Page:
“Even though it’s for gender affirming care,” they said. “The fact that it’s viewed as voluntary care, or aesthetic care, is disheartening because Trans-affirming health care saves lives.”

Thankfully, for Linloff, the surgery they are seeking is available in Nova Scotia.

A study of this magnitude looking at the experiences of Trans and Queer young adults accessing primary health care, means everything to Linloff.

“We’re very often under-represented in studies in the health care system, so a lot of people don’t understand what we face, how to better serve us as clients and patients in the health care system,” they said. “People just aren’t familiar, or are unsure of what Trans-existence really is. They see our pride flags, they see our stories in the news about coming out, but they don’t know the bare bones situation of our medical existence.”

It’s an important topic to highlight, Linloff said, because transgender existence should be understood on multiple levels, because they’re multi-faceted human beings, just like everyone else.

“Transition is not only an aesthetic change,” they said. “Transition is about learning to love ourselves; it’s becoming who we were meant to be, it’s integral to our experience and to our happiness.”

As for the level of health care services the LGBTQ2+ community can obtain locally, Linloff wishes there was more access.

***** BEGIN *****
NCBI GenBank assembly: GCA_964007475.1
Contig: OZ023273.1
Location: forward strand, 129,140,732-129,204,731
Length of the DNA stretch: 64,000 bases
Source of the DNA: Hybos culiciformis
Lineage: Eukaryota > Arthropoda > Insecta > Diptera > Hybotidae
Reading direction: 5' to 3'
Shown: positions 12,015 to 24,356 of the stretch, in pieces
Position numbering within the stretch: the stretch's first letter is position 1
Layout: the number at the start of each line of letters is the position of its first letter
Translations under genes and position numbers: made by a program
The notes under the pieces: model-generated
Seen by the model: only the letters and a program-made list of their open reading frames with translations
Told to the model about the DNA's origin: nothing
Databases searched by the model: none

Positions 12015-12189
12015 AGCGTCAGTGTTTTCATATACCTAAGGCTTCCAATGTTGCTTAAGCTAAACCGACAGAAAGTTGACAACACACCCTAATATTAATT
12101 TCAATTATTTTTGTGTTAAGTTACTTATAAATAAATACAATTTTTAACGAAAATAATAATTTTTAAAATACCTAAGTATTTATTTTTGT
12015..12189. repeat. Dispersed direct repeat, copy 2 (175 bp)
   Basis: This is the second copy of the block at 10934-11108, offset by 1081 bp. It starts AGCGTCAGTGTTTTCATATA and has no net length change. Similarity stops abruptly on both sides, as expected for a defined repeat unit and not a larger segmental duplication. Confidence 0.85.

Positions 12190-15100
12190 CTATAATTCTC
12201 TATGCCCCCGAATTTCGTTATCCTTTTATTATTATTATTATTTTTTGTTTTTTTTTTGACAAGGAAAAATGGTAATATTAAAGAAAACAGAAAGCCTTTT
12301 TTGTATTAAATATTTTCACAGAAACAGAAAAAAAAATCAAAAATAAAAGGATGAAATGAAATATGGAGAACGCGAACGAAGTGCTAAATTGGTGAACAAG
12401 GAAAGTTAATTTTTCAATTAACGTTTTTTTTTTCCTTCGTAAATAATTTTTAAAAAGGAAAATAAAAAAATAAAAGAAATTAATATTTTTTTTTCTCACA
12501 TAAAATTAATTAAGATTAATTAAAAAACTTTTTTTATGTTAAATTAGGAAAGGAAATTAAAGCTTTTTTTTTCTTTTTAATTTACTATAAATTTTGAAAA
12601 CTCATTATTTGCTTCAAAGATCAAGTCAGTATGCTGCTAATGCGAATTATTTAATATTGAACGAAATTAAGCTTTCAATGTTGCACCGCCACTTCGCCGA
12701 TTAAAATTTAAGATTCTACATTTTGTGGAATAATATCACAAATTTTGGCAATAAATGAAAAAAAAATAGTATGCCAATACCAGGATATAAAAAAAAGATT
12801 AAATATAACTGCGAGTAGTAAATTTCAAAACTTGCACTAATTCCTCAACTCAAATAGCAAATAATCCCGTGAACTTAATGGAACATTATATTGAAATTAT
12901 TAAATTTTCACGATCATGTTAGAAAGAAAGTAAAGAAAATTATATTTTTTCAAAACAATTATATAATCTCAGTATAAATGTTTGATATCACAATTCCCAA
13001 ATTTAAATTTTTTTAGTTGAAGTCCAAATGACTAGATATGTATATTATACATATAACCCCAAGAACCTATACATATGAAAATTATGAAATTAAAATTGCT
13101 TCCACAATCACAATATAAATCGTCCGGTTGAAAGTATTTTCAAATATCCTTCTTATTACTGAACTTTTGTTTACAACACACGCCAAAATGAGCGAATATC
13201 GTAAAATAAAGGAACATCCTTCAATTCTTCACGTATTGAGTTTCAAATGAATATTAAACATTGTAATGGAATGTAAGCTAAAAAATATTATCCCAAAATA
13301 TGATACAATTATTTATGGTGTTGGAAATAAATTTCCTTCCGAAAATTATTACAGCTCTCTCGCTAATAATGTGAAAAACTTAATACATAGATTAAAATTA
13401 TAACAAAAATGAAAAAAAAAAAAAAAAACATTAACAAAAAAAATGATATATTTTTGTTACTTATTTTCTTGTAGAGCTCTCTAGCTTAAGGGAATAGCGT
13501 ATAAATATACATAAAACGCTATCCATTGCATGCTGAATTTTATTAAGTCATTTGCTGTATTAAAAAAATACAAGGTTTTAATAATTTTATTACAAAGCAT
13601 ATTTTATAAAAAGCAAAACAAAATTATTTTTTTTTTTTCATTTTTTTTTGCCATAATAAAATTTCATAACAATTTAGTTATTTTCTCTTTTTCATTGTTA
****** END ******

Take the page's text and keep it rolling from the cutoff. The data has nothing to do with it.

“I understand especially with the doctor shortage crisis, that everyone is struggling to get the care they need and not just Trans and non-binary individuals,” they said. “There’s a statement in the LGTBQ2+ community that says ‘None of us are free, until we are all free,’” so until all of us have the correct and sufficient health care, none of us do.”

While there is a long way to go, Linloff hopes this study will advance access to primary care.

“People who work with client and patients, please do not assume gender based on expression, many of us may be closeted, and may not be comfortable presenting outwardly, but will come to the hospital or come to a doctor’s office or clinic,” they suggested as a recommendation to the study. “Respect people, they know themselves more than you do.”

And for people who are just figuring out who they truly are, Linloff said that is a journey.

“You are more than what other people think of you; your experiences are valid, your identity, who you are is so important and don’t let fear of the medical system, or the fear of stigma, impact what your potential is,” they added. “Just be patient, and enjoy the ride.”

Previous articleForest zones set aside in Antigonish, Guysborough counties
Next articleTown wants to meet with RCMP Staff Sergeant
Drake Lowthers has been a community journalist for The Reporter since July, 2018. His coverage of the suspicious death of Cassidy Bernard garnered him a 2018 Atlantic Journalism Award and a 2019 Better Newspaper Competition Award; while his extensive coverage of the Lionel Desmond Fatality Inquiry received a second place finish nationally in the 2020 Canadian Community Newspaper Awards for Best Feature Series. A Nova Scotia native, who has called Antigonish home for the past decade, Lowthers has a strong passion in telling people’s stories in a creative, yet thought-provoking way. He graduated from the journalism program at Holland College in 2016, where he played varsity football with the Hurricanes. His simple pleasures in life include his two children, photography, live music and the local sports scene.